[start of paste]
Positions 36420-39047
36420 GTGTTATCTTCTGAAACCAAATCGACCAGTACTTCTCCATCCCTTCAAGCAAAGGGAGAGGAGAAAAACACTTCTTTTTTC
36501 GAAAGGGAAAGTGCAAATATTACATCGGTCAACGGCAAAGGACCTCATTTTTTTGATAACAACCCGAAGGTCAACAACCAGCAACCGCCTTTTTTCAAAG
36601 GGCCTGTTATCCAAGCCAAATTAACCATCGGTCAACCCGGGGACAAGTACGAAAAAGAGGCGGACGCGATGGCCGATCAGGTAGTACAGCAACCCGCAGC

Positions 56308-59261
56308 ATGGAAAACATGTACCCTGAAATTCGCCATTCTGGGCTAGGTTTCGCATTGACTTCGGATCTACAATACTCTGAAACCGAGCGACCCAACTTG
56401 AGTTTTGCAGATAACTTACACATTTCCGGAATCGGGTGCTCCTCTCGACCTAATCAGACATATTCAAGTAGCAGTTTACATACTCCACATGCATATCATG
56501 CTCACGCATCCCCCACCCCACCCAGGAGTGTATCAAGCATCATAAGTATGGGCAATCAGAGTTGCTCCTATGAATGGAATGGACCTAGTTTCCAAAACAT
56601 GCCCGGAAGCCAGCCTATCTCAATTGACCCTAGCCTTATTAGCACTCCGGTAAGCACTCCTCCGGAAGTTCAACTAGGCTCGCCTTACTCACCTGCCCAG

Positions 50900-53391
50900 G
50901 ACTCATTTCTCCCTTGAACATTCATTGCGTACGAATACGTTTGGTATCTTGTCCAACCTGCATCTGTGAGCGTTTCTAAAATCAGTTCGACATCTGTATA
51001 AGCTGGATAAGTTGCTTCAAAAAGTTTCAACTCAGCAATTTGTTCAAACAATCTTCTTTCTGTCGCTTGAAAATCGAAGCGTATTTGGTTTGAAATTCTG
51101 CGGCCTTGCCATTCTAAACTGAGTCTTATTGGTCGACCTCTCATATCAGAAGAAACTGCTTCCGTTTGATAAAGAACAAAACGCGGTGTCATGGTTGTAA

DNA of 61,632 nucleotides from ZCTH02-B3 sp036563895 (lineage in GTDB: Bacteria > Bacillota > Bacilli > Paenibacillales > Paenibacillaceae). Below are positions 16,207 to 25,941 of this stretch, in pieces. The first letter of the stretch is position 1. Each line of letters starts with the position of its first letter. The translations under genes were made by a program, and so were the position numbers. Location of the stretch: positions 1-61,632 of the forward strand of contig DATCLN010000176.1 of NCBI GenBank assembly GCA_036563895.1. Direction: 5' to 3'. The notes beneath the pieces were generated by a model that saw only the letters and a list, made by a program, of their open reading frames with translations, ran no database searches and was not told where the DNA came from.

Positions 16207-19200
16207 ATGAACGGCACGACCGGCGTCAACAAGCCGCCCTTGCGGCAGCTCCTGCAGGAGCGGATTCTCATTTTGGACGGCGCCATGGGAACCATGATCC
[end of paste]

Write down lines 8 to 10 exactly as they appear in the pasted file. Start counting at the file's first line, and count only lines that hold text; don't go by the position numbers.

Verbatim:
56501 CTCACGCATCCCCCACCCCACCCAGGAGTGTATCAAGCATCATAAGTATGGGCAATCAGAGTTGCTCCTATGAATGGAATGGACCTAGTTTCCAAAACAT
56601 GCCCGGAAGCCAGCCTATCTCAATTGACCCTAGCCTTATTAGCACTCCGGTAAGCACTCCTCCGGAAGTTCAACTAGGCTCGCCTTACTCACCTGCCCAG

Positions 50900-53391